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Agamemnon

Agamemnon

by Aeschylus

Nets

Symbolism, Imagery, Allegory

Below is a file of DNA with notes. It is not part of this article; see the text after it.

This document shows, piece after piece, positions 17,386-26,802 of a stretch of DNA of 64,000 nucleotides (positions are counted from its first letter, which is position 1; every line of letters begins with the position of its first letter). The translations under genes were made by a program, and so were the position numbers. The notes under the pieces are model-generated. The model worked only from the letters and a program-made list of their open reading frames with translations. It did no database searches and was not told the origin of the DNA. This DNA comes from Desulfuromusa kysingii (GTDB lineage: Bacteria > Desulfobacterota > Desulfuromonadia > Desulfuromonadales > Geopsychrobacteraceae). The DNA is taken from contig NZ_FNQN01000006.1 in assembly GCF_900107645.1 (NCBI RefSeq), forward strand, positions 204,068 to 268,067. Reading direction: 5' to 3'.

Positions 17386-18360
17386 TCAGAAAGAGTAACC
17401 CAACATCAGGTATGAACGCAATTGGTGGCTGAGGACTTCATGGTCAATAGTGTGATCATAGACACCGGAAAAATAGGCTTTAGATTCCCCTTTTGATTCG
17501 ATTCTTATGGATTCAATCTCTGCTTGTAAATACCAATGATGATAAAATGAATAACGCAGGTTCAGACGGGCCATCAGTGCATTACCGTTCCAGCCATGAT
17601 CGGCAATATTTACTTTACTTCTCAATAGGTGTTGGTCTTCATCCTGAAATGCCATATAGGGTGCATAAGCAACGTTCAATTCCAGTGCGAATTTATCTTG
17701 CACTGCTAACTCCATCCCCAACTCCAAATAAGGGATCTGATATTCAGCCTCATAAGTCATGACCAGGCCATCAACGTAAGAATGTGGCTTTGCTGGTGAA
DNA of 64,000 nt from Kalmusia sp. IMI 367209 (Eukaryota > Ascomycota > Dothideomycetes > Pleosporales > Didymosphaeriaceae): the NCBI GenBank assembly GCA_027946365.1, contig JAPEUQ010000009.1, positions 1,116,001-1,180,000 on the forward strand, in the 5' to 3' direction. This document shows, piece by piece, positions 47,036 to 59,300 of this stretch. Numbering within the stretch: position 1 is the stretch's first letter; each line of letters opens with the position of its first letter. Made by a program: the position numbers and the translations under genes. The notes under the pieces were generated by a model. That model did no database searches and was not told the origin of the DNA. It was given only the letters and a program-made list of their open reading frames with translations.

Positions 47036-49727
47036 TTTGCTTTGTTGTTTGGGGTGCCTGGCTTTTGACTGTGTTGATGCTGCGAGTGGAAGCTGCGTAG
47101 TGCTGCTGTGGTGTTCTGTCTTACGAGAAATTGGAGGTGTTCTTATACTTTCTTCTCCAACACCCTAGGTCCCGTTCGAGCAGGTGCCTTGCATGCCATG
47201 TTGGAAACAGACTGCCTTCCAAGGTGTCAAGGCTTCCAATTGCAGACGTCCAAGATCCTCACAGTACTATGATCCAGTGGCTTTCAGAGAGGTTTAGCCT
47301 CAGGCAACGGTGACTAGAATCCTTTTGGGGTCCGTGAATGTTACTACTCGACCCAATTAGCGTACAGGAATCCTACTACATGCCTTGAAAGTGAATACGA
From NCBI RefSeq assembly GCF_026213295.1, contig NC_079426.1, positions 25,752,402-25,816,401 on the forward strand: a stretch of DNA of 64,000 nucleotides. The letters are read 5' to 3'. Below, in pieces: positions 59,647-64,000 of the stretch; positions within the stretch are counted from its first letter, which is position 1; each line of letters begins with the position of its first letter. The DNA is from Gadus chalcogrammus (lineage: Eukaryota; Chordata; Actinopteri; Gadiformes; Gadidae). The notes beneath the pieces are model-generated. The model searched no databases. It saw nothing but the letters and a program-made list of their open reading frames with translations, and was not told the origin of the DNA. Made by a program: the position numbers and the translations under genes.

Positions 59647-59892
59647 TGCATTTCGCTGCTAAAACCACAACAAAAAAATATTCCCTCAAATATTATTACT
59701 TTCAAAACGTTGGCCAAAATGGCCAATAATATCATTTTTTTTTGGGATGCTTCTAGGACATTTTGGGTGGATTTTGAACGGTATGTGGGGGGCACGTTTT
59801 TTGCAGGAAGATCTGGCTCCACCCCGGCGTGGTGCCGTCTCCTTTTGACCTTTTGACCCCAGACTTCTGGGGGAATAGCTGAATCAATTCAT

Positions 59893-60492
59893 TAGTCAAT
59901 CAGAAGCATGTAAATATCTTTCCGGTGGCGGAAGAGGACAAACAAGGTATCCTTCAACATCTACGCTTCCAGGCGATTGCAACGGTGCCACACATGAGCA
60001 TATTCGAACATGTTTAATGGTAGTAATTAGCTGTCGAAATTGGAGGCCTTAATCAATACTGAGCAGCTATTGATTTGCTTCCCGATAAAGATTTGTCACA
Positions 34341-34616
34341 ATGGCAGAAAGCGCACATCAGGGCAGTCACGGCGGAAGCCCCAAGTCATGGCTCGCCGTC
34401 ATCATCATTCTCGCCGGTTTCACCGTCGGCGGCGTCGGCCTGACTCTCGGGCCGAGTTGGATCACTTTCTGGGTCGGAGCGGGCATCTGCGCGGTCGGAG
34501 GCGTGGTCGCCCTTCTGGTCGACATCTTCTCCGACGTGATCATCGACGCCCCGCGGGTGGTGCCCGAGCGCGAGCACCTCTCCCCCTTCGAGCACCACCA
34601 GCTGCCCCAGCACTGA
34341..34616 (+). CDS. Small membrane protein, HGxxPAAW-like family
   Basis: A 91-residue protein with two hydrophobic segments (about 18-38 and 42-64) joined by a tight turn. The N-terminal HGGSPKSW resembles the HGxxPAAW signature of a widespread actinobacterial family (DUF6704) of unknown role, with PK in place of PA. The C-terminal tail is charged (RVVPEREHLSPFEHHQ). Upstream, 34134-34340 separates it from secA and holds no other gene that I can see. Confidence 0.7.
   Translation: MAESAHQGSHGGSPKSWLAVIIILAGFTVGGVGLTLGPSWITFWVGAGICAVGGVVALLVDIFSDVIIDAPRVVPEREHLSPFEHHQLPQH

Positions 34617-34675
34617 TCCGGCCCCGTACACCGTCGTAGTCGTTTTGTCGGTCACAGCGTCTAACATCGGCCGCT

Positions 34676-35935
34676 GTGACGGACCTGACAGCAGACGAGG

Probably the most famous symbol in Agamemnon is that of the "net." This image appears at numerous points in the text, most memorably when Clytemnestra appears outside the palace at the end of the play, standing over the dead bodies of Agamemnon and Cassandra; there, she boasts about how (in Collard's translation), "A net with no way through, just as for fish, I stake out round him, an evil wealth of clothing" (1382-1383). But similar images appear throughout the play, such as when the Chorus says to the dead Agamemnon, "You lie in this spider's web breathing out your life in a death which is impious" (1492-1493), or even in the famous image of the purple fabrics that Clytemnestra bullies Agamemnon into trampling on as he walks into the palace. Taken together, these images of nets, spider webs, and entangling clothing create a common image of Agamemnon's death inexorably closing in on him. Could this also be an image of the inescapable power of fate? That would depend on how you interpret the play's treatment of the theme of "Fate and Free Will," and we're not going to spoil your fun.

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